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Reported May 17, 2012

Clergy Fight HIV with Faith

(Ivanhoe Newswire) – African Americans have HIV infection rates seven times higher than whites. In a new paper a team of physicians and researchers report that African-American clergy are ready to join the fight against HIV by focusing on testing, treatment and social justice.

"We in public health have done a poor job of engaging African-American community leaders and particularly black clergy members in HIV prevention," Amy Nunn, lead author of the study and assistant professor of medicine in the Warren Alpert Medical School of Brown University was quoted as saying.

"There is a common misperception that African American churches are unwilling to address the AIDS epidemic. This paper highlights some of the historical barriers to effectively engaging African American clergy in HIV prevention and provides recommendations from clergy for how to move forward."

The paper analyzes and distills dozens of interviews and focus group data among 38 black pastors and imams in Philadelphia, where racial disparities in HIV infection are especially stark. Seven in 10 new infections in the city are among black residents. With uniquely deep influence in their communities, nearly all of the 27 male and 11 female clergy said they could and would preach and promote HIV testing and treatment.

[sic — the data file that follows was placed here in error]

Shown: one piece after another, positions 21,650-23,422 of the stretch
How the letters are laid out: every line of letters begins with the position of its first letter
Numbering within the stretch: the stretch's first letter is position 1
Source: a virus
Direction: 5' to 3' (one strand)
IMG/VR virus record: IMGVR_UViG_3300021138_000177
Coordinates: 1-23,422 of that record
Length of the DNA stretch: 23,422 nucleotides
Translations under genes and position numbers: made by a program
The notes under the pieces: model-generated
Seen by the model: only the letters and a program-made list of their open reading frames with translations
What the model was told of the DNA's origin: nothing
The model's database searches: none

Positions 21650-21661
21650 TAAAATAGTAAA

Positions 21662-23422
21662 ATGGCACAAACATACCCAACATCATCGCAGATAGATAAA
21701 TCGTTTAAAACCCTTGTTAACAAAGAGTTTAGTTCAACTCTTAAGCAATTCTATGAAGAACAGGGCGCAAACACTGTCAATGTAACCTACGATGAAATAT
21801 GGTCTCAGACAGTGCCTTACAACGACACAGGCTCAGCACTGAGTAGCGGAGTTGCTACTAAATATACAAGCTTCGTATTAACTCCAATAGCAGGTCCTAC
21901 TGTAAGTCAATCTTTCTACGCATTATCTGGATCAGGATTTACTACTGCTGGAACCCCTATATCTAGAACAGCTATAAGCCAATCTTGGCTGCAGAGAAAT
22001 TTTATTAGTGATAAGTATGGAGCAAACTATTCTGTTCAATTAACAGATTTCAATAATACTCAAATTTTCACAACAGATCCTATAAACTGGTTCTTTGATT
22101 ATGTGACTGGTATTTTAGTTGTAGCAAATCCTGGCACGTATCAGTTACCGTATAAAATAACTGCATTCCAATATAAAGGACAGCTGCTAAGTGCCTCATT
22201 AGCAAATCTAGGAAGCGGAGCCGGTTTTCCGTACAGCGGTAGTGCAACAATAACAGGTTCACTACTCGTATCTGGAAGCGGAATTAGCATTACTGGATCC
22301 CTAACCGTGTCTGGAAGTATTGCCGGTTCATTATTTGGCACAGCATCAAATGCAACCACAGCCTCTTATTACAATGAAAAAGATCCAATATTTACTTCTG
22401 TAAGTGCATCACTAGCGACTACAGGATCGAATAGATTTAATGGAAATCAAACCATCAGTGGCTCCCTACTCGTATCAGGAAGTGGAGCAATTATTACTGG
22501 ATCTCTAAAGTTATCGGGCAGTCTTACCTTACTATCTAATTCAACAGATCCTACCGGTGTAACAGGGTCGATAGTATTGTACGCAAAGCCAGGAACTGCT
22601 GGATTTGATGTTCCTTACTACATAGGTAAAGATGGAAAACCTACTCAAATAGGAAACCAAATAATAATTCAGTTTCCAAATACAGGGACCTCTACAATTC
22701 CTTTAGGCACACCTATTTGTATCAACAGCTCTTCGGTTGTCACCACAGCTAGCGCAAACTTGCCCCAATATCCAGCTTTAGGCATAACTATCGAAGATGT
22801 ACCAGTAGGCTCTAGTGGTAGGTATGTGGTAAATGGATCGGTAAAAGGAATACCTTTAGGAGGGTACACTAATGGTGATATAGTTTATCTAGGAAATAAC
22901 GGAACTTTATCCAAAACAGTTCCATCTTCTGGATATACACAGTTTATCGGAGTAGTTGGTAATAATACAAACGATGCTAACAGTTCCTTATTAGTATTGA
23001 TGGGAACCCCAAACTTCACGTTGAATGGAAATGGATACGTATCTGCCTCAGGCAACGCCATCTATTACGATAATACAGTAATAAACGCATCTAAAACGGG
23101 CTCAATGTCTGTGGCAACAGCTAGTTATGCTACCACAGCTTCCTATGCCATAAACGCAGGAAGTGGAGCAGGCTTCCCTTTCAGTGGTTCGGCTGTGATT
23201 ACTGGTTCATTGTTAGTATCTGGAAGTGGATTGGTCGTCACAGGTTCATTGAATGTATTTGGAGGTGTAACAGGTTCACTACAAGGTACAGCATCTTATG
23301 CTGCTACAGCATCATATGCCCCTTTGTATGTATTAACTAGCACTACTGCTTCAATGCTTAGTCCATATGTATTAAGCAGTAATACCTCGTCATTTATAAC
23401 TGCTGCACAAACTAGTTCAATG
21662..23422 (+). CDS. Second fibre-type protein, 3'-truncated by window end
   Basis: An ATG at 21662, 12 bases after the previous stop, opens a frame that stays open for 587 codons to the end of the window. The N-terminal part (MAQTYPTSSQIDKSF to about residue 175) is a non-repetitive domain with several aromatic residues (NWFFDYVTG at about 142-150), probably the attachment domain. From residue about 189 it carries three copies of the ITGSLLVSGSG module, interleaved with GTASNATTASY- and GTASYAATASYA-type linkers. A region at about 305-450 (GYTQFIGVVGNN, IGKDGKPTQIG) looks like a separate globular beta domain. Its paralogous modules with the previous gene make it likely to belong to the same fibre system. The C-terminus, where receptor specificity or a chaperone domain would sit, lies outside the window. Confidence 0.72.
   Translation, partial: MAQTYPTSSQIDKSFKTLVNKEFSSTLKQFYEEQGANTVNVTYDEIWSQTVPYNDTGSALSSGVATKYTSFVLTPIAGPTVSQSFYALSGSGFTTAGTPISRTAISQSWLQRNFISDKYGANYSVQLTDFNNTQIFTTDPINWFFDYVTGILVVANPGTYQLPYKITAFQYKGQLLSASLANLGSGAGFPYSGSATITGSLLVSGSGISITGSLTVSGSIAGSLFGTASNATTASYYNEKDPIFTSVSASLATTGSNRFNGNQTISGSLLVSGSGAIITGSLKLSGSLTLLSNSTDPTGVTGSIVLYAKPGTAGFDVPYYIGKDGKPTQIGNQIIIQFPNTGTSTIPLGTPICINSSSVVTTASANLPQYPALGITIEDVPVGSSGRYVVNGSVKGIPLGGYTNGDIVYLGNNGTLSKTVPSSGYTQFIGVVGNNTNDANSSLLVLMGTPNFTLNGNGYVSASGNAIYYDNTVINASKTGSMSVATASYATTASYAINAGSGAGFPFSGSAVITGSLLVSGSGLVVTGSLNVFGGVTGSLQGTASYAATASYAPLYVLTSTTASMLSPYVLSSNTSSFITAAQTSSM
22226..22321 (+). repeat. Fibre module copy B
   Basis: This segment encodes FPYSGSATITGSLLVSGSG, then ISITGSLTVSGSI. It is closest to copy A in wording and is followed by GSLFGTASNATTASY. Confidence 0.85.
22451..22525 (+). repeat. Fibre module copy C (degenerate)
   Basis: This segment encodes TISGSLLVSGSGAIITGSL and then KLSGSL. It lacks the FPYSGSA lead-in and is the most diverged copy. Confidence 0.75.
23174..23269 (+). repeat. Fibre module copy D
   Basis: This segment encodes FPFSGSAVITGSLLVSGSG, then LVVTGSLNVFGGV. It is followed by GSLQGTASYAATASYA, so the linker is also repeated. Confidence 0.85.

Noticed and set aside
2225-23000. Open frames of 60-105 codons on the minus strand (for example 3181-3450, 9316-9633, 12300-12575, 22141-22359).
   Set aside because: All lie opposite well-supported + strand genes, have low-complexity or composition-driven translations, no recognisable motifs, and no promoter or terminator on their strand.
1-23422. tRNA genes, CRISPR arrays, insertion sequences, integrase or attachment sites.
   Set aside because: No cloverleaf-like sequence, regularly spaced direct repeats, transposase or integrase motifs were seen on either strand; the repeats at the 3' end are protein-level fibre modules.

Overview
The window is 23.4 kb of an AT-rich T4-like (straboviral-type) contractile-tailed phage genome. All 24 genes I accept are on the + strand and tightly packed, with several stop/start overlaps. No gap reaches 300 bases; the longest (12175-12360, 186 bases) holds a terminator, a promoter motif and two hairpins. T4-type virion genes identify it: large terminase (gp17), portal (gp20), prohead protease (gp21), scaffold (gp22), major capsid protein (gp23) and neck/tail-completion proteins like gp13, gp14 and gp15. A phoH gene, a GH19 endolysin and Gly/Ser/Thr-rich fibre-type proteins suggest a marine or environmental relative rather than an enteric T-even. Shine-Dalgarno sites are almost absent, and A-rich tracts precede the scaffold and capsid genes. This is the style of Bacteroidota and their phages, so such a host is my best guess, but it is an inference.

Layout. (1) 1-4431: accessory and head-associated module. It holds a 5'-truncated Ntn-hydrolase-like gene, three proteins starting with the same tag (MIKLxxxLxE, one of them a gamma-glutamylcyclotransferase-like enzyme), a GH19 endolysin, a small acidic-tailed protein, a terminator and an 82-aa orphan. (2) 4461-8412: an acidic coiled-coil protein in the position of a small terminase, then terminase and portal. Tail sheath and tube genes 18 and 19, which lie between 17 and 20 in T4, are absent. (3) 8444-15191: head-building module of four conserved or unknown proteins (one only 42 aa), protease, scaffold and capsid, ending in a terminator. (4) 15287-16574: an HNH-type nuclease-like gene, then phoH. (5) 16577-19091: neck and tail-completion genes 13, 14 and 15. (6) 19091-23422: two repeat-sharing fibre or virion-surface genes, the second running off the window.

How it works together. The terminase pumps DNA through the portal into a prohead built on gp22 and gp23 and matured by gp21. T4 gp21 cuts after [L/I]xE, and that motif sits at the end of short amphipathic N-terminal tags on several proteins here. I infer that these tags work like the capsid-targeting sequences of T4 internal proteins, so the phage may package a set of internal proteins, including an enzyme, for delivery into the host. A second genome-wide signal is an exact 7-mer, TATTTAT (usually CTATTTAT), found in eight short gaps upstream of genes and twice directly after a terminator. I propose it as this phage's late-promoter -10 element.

Research published and widely reported last year, suggests that testing and then maintaining people on treatment could dramatically reduce new infections because treatment can give people a 96-percent lower chance of transmitting HIV.

"For decades, we've focused many HIV prevention efforts on reducing risky behavior," said Nunn.

"Focusing on HIV testing and treatment should be the backbone of HIV prevention strategies and efforts to reduce racial disparities in HIV infection. Making HIV testing routine is the gateway to getting more individuals on treatment. African American clergy have an important role to play in routinizing HIV testing."

But clergy members face barriers to preaching about risk behaviors without still emphasizing abstinence.

"It's my duty as a preacher to tell people to abstain," one pastor told the research team, "but if they're still having sex and they're getting HIV, there has to be another way to handle this."

Many clergy members suggested couching the HIV/AIDS epidemic in social justice rather than behavioral terms, Nunn said. They also recommended focusing on HIV testing as an important means to slow the spread of the disease and reduce the stigma.

"We need to standardize testing," one pastor told the researchers. "One thing that we could do immediately is to encourage our congregations — everybody — to get tested. ... We're not dealing with risk factors. And we're all going to get tested once a year. That's the one thing that we could do that doesn't get into our doctrine about sexuality."

SOURCE: PLoS ONE, May 2012

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